The host institution (CUD) offers tuition in a private school affiliated to the Spanish Navy or, alternatively, assistance in finding a suitable school and some funding for tuition costs.
Dependents must accompany the grantee for at least 80% of the period abroad and a minimum of one semester in order to qualify for additional dependent benefits. Dependent benefits are not provided to Flex grantees.
Funding of up to 5000€ is provided for housing, as well as schooling expenses for dependent children.
Contingent upon availability of funds, up to 11 All Discipline awards for postdoctoral researchers, and a variety of co-sponsored awards for Senior Research, Teaching or Teaching/Research are available. The co-sponsored awards have unique scopes and features and detailed information can be found in each individual award description.
The U.S.-Spain Fulbright Commission provides extensive support to selected candidates regarding administrative issues, such as the visa and documentation process, and ample pre-departure and arrival information. However, assistance in establishing contacts at prospective host institutions cannot be provided.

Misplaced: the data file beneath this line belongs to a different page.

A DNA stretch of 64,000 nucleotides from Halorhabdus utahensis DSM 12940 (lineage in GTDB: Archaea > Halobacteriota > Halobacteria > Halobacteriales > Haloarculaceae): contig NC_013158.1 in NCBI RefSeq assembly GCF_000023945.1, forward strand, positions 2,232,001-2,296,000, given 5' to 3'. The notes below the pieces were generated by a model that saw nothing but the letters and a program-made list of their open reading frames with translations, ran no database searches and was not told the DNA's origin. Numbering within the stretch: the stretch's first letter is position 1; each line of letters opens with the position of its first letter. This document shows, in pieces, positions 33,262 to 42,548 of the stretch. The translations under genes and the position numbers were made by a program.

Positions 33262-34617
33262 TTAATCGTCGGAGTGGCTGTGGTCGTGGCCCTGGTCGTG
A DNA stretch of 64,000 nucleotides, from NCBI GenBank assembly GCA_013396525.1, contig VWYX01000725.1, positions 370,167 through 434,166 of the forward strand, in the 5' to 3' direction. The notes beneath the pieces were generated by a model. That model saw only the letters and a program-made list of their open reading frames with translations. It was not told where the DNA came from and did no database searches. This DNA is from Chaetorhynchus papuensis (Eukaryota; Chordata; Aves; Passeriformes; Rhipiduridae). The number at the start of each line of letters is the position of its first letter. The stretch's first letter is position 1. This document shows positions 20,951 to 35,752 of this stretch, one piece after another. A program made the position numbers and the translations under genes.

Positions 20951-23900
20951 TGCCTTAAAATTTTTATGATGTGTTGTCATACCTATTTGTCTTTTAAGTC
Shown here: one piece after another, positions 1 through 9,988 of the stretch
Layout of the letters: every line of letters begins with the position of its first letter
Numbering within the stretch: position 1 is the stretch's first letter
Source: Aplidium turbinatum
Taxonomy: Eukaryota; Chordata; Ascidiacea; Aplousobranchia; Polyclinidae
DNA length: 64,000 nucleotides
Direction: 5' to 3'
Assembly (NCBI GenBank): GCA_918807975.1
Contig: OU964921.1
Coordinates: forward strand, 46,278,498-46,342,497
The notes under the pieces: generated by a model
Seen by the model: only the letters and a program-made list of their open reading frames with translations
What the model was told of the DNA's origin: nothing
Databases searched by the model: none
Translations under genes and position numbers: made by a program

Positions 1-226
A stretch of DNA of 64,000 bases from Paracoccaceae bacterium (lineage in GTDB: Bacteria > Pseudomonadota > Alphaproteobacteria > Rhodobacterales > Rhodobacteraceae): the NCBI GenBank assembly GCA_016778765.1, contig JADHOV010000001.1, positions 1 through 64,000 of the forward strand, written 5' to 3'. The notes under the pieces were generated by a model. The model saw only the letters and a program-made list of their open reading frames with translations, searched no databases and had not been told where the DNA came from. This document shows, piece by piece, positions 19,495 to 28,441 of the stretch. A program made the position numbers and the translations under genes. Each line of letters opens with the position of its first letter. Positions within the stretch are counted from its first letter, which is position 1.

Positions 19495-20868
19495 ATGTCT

Please note that candidates with dual U.S./Spanish citizenship, or candidates who are residing in Spain at the time of application or anytime thereafter, are not eligible for the Fulbright Program in Spain.
What is life like for Fulbrighters in Spain?
Although Spain may be known for its nice weather and beautiful beaches, there are many other reasons why Spain has long been held as one of the most desirable destinations for Fulbright grantees. Spain’s higher education and research institutions, technological advancement, cultural opportunities, and modern infrastructures add to the country’s appeal as one of the most popular tourist destinations. Besides, Spain’s relatively low cost of living makes it very affordable when compared to most other countries in the EU.
According to the Organisation for Economic Co-operation and Development (OECD), Spain has the third highest life expectancy among the 38 OECD member countries at just above 83 years, and is ranked as the 8th safest country in which to live. In fact, 82% of Spanish citizens report that they feel safe walking alone at night.
Spain has an excellent public transportation system. With its large-city public transport systems including metro networks, buses, and trains, it is very easy to get around cities in Spain or even across the country.
If you plan to come to Spain with your family, you’ll love the child-friendly environment; although finding a good school in Spain will probably be one of your main concerns, you’ll find that there are many options including public, private, international and semi-private (concertados) schools.